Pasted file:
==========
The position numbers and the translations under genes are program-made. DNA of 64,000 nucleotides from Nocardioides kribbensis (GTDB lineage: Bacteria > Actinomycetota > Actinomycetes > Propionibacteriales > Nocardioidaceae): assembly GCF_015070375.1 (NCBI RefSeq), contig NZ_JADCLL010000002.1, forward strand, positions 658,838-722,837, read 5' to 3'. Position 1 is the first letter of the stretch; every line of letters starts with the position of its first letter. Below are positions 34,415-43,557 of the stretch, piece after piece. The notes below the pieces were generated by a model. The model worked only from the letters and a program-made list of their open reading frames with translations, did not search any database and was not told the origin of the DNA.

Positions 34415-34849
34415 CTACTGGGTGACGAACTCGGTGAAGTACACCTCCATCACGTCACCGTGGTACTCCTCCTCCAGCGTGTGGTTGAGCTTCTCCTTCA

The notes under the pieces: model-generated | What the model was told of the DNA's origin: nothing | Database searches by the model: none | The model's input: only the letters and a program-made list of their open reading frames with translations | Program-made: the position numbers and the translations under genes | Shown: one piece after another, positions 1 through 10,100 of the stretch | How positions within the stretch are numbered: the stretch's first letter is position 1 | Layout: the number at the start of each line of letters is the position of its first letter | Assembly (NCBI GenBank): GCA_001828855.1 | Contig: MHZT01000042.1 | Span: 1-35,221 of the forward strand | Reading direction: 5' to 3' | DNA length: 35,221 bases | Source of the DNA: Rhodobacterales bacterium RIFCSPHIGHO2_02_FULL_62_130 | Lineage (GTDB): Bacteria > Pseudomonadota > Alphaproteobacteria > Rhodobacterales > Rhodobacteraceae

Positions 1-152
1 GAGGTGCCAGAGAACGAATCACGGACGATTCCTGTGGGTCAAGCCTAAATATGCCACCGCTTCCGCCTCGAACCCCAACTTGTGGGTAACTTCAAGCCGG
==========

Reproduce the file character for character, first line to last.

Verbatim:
The position numbers and the translations under genes are program-made. DNA of 64,000 nucleotides from Nocardioides kribbensis (GTDB lineage: Bacteria > Actinomycetota > Actinomycetes > Propionibacteriales > Nocardioidaceae): assembly GCF_015070375.1 (NCBI RefSeq), contig NZ_JADCLL010000002.1, forward strand, positions 658,838-722,837, read 5' to 3'. Position 1 is the first letter of the stretch; every line of letters starts with the position of its first letter. Below are positions 34,415-43,557 of the stretch, piece after piece. The notes below the pieces were generated by a model. The model worked only from the letters and a program-made list of their open reading frames with translations, did not search any database and was not told the origin of the DNA.

Positions 34415-34849
34415 CTACTGGGTGACGAACTCGGTGAAGTACACCTCCATCACGTCACCGTGGTACTCCTCCTCCAGCGTGTGGTTGAGCTTCTCCTTCA

The notes under the pieces: model-generated | What the model was told of the DNA's origin: nothing | Database searches by the model: none | The model's input: only the letters and a program-made list of their open reading frames with translations | Program-made: the position numbers and the translations under genes | Shown: one piece after another, positions 1 through 10,100 of the stretch | How positions within the stretch are numbered: the stretch's first letter is position 1 | Layout: the number at the start of each line of letters is the position of its first letter | Assembly (NCBI GenBank): GCA_001828855.1 | Contig: MHZT01000042.1 | Span: 1-35,221 of the forward strand | Reading direction: 5' to 3' | DNA length: 35,221 bases | Source of the DNA: Rhodobacterales bacterium RIFCSPHIGHO2_02_FULL_62_130 | Lineage (GTDB): Bacteria > Pseudomonadota > Alphaproteobacteria > Rhodobacterales > Rhodobacteraceae

Positions 1-152
1 GAGGTGCCAGAGAACGAATCACGGACGATTCCTGTGGGTCAAGCCTAAATATGCCACCGCTTCCGCCTCGAACCCCAACTTGTGGGTAACTTCAAGCCGG